THE WHITE BLOOD CELL (WBC) count can indicate disorders such as an infection or inflammation. But taken alone, the WBC count may have little value unless you correlate it to the patient's clinical condition and analyze the WBC differential—the percentage of different WBC types. (See A closer look at white blood cells.) Here, we'll discuss how the WBC differential helps you assess your patient's condition.
Normal or not?
Normally the total WBC count for an adult ranges from 5,000 to 10,000/mm3. Leukocytosis (WBC > 10,000/mm3) can indicate infection, inflammation (possibly from allergies), tissue damage or burns, dehydration, thyroid storm, leukemia, stress, or steroid use. The degree of leukocytosis depends on the severity of the disorder, the patient's age and general health, and bone marrow health.
In contrast, leukopenia (WBC < 4,000/mm3) can indicate a viral infection or some bacterial infections, including overwhelming ones; bone marrow failure; collagen or vascular diseases such as lupus; liver or spleen disease; radiation; drug toxicity; autoimmune disease; or dietary deficiency, such as vitamin B12 deficiency.
But the total WBC count tells only part of the story. To get the full picture, you must also evaluate the differential count, which varies during the course of an infection.
The bands march in
When the body responds to an acute infection, many immature WBCs, called bands, develop. Normally making up 3% to 5% of WBCs, bands circulate for about 6 hours before they mature to segmented neutrophils (segs), so-called because of the appearance of their nuclei.
Early in an infection, the differential reveals a percentage of bands that's much higher than normal. The percentage of segs may be normal at first, but this increases as bands mature to segs.
If the infection is prolonged, the percentage of bands and segs may stay elevated for some time. As the infection subsides, the percentage of bands returns to normal first, followed by the percentage of segs.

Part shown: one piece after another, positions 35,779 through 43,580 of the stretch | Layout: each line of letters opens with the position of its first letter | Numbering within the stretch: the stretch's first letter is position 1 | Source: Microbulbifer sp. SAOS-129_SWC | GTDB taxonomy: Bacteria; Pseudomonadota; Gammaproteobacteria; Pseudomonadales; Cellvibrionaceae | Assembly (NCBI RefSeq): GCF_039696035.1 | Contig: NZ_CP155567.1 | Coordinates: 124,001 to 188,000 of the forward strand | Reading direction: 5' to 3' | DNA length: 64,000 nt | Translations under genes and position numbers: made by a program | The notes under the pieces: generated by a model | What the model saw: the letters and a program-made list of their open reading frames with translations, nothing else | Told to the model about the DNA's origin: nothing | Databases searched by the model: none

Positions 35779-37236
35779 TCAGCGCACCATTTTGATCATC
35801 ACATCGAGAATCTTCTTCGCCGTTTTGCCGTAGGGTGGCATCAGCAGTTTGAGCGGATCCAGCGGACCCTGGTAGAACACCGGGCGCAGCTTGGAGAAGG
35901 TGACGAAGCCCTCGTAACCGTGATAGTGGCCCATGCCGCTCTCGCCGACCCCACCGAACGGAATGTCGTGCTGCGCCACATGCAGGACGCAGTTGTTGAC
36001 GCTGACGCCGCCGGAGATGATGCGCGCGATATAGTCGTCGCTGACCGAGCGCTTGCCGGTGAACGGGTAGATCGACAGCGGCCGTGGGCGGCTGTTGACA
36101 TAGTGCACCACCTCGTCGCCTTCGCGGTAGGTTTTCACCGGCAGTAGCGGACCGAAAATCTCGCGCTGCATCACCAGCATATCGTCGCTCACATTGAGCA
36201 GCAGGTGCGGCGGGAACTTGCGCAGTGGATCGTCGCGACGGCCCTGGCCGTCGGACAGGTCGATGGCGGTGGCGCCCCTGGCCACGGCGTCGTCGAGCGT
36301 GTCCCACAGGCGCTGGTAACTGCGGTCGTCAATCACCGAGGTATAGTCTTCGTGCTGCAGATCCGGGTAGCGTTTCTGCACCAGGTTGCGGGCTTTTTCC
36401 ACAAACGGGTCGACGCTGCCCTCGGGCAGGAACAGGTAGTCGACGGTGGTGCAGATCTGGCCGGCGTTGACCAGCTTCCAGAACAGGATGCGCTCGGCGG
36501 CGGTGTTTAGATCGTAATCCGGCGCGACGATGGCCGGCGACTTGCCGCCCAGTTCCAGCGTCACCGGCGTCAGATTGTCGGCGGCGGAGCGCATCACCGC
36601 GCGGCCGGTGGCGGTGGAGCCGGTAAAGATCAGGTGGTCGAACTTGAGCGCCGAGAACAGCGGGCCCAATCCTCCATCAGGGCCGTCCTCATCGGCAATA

Which patient has an infection?
The following case studies illustrate how the WBC differential helps you assess a patient's condition.
Carol Stein, 58, was admitted from a long-term-care facility with a diagnosis of a persistent low-grade fever of 3 days duration and hypotension, with these vital signs: BP, 88/64; heart rate (HR), 110; respiratory rate (RR), 28; and temperature, 99.3° F (37.4° C). Suspecting sepsis, the ED health care provider ordered a complete blood cell count with differential and blood and urine cultures. Her WBC is 14,000/mm3 with this differential: bands, 34%, neutrophils, 56%. Six hours later, her vital signs and lab work are BP, 108/65; HR, 98; RR, 24; temperature, 99° F (37.2° C); WBC, 13,000/mm3; bands, 1%; and neutro-phils, 79%.
Peter Chen, 67, was seen in the ED for fever, tachycardia, and hypertension after an outpatient dental procedure. He was admitted with these vital signs: BP, 175/92; HR, 154; RR, 28; temperature, 101.7° F (38.7° C); WBC, 17,000/mm3; bands, 6%; and neutrophils, 48%. Six hours later, his vital signs and differential results are as follows: BP, 122/69; HR, 90; RR, 20; temperature, 99.9° F (37.7° C); WBC, 15,000/mm3; bands, 4%; and neutrophils, 42%.
Which patient has the infection?
Mrs. Stein has a high total WBC count, which is often associated with infections, but this by itself isn't enough to indicate an infection. The WBC differential and culture results are needed to complete her story.
Mrs. Stein doesn't have a fever, but based on her WBC differential results, she has a urinary tract infection requiring treatment. Her neutrophil count increased due to the bands maturing and the positive urine culture results supported the diagnosis of infection.
Mr. Chen is febrile, hypertensive, and tachycardic. His admission differential reveals an elevated WBC total count, but his percentage of bands and neutrophils is low. After 6 hours, even though his WBC count is still elevated, his percentage of bands hasn't increased at all, indicating that he doesn't have an infection. Mr. Chen has an allergic reaction to the preprocedural antibiotics that he took.
The end of the story
As you can see from these two case studies, fever and a high total WBC count don't necessarily indicate an infection. Use the components of the WBC differential—the percentage of bands and neutrophils—to get a full picture of your patient's condition.
Elisabeth L. George is a critical care nurse specialist at the University of Pittsburgh (Pa.) Medical Center. Angela Panos is a primary nurse care coordinator in the cardiothoracic intensive care unit at the University of Pittsburgh Medical Center—Presbyterian University Hospital. Eye on Diagnostics is coordinated by Kim Whiteman, RN, CCRN, MSN, a nurse-educator at the University of Pittsburgh Medical Center and an adjunct faculty member at the University of Pittsburgh School of Nursing.
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